Reduce volume, increase intesity..

Reduce volume, increase intesity..

Reduce volume, increase intesity..

Reduce volume, increase intesity..

http://www.velocitynation.com/article.aspx?ID=1739&CID=58

schmalz What were your training rides like in preparation for the record attempt? Were they long rides, did you do just hour efforts?
 
Obree I would do the occasional two hour ride, and then I would spend most of my time riding for an hour on the computrainer.
 
schmalz And those were all out efforts?
 
Obree To the point of exhaustion.
 
schmalz How many times a week would you do you one hour effort?
 
Obree I would do that about twice, depending on how my body felt. If my body felt tired I would leave it, or I would do a time trial if there was time trial race to ride. Or I would go and do strength work – strength endurance work in really huge gears over hills to really stress the muscles.
 
schmalz How many hours a week would you say you were riding?
 
Obree Well, actual training was probably 4 hours a week. But recovery riding was every day. I spent more time recovery riding in really small gears. And also a lot of time stretching. So if you include stretching and recovery riding it was probably 20 hours a week.
 
schmalz But just only 4 hours a week training?
 
Obree There’s no point in doing a whole pile of training if it’ll be substandard. What you want is to be fresh enough and prepared enough and recovered enough to actually set out in your training ride to replicate your efforts.
 
schmalz In your training efforts, did you have a heart rate monitor or a cyclometer?
 
Obree No. What I had was the best cycling body monitoring computer ever invented – the cerebral cortex.
 
schmalz You have your whole feedback system built in already.
 
Obree Absolutely. Thousands of feedbacks – in real time!
 
schmalz How did the efforts in training compare to the effort during the record attempt? What was going through your mind, did you get the time splits? Were you doing calculations in your mind?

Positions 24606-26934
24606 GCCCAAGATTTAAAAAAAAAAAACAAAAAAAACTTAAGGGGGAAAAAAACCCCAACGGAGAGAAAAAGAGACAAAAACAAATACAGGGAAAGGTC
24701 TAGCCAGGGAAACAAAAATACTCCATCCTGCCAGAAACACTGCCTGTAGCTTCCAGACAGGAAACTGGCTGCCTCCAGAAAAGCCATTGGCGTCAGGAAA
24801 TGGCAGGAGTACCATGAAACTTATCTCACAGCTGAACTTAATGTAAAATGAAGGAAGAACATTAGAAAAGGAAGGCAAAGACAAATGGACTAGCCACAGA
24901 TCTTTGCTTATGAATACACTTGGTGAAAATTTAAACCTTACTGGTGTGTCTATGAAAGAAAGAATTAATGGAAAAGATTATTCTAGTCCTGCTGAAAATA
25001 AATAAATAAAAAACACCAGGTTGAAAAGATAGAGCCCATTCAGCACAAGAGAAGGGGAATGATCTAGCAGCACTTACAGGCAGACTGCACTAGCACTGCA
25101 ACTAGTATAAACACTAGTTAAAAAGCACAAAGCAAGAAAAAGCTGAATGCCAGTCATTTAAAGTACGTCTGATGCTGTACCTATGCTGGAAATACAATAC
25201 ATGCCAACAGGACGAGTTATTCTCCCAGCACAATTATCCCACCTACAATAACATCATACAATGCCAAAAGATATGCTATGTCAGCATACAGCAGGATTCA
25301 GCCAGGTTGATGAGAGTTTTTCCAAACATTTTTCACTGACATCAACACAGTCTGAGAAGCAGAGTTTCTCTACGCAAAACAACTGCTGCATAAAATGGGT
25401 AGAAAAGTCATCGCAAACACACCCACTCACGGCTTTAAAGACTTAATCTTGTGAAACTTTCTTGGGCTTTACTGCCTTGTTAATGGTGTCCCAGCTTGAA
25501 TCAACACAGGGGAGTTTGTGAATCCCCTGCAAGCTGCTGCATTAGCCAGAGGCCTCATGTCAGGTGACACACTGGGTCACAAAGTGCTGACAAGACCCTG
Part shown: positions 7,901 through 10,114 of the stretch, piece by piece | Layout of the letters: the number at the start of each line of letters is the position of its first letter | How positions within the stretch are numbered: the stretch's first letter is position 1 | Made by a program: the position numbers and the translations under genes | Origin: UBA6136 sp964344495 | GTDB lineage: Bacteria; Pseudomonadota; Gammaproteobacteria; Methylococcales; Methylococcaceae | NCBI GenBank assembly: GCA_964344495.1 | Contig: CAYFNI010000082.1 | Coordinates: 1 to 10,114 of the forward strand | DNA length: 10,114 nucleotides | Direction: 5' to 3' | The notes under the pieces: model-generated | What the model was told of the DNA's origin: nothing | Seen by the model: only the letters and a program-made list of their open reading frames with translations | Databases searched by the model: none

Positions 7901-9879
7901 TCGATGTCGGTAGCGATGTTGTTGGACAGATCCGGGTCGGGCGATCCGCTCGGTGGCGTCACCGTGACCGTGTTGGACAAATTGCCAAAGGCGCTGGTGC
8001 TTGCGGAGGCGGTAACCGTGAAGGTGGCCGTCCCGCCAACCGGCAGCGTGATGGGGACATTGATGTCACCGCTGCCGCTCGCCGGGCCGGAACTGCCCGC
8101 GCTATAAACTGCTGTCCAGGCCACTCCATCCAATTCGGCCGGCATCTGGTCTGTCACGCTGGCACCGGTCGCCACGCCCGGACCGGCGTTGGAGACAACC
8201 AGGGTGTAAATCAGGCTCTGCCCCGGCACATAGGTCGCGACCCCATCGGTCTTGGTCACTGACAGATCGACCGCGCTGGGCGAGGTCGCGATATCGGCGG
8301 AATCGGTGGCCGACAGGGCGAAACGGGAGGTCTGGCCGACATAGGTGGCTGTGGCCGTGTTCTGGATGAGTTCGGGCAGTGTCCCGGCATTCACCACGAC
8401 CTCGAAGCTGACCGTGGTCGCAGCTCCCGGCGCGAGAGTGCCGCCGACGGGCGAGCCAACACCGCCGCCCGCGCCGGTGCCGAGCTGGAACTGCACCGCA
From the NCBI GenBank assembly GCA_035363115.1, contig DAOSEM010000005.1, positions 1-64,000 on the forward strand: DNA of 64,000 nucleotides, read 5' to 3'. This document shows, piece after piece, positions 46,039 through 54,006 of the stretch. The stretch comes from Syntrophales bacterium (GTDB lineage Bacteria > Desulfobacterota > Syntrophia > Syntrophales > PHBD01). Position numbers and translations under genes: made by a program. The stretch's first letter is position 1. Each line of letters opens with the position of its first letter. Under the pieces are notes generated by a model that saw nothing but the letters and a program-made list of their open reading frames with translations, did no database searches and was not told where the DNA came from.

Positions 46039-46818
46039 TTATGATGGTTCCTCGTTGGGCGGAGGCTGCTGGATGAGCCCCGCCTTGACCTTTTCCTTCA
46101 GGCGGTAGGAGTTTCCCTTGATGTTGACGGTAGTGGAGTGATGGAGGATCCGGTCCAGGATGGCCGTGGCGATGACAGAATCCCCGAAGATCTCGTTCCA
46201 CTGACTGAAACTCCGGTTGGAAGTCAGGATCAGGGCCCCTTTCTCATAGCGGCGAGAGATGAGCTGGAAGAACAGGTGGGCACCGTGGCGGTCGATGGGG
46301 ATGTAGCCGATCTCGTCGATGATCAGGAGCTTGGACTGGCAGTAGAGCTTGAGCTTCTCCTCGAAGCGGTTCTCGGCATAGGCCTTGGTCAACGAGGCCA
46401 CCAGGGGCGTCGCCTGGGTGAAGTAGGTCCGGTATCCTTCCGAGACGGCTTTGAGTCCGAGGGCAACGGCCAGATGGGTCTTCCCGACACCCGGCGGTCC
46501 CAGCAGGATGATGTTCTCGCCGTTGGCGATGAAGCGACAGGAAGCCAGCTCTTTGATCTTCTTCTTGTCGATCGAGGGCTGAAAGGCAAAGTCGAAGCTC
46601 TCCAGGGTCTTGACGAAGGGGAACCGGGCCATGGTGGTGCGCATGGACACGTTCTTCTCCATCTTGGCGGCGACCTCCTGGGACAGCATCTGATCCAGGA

Obree I was feeling, “Well, I’ve got to do it; I’m a failure if I don’t.” And you’re just thinking, “I’ve got to get this next lap.” Even half way through, your lap board still says 100 laps, and the laps are so painfully slow. You just can’t take the last twenty minutes, you’re so tired your eyes are kind of bloody. And you feel, “This has to end.” But you have to go on. You begin to sink into a rhythm. It gets to the point where you’re whole body is wrapped in pain, but no individual muscle is so bad that you can’t continue.

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6 Comments

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6 responses to “Reduce volume, increase intesity..

  1. redBeard

    Interesting math on the training hrs/week statement. He said he ‘trained’ 4 hrs/week. But he spent another 16 hrs/week of other physical efforts, even though they weren’t high-intensity efforts — recovery rides, stretching, etc.

  2. timmer

    but the 4 hours are critical.. i don’t do too much more myself.. add training, commuting, racing and it’s about 5 hours really.. then add a daily 45 minute dog walk, 2 minutes of crunches/ab work, stretching and it’s about 12 hours a week.. eat right, train hard, rest harder..

  3. T

    By those measurements, I actually “train” for around 6 minutes a week.

    Total is around 8 hours of exercise time.

  4. tcoughlin

    I think there is a lot more than that interview…

  5. Ray

    Don’t forget the bowling, Timmer.

  6. Franz

    I am at approximately 4 minutes a week now and total 8 to 10 hours of total exercise time.

    I very much agree with the philosophy that when training you have to hit it at 100% or don’t bother. The other part to that is that you need to be very consistent in that you build on each hard workout.

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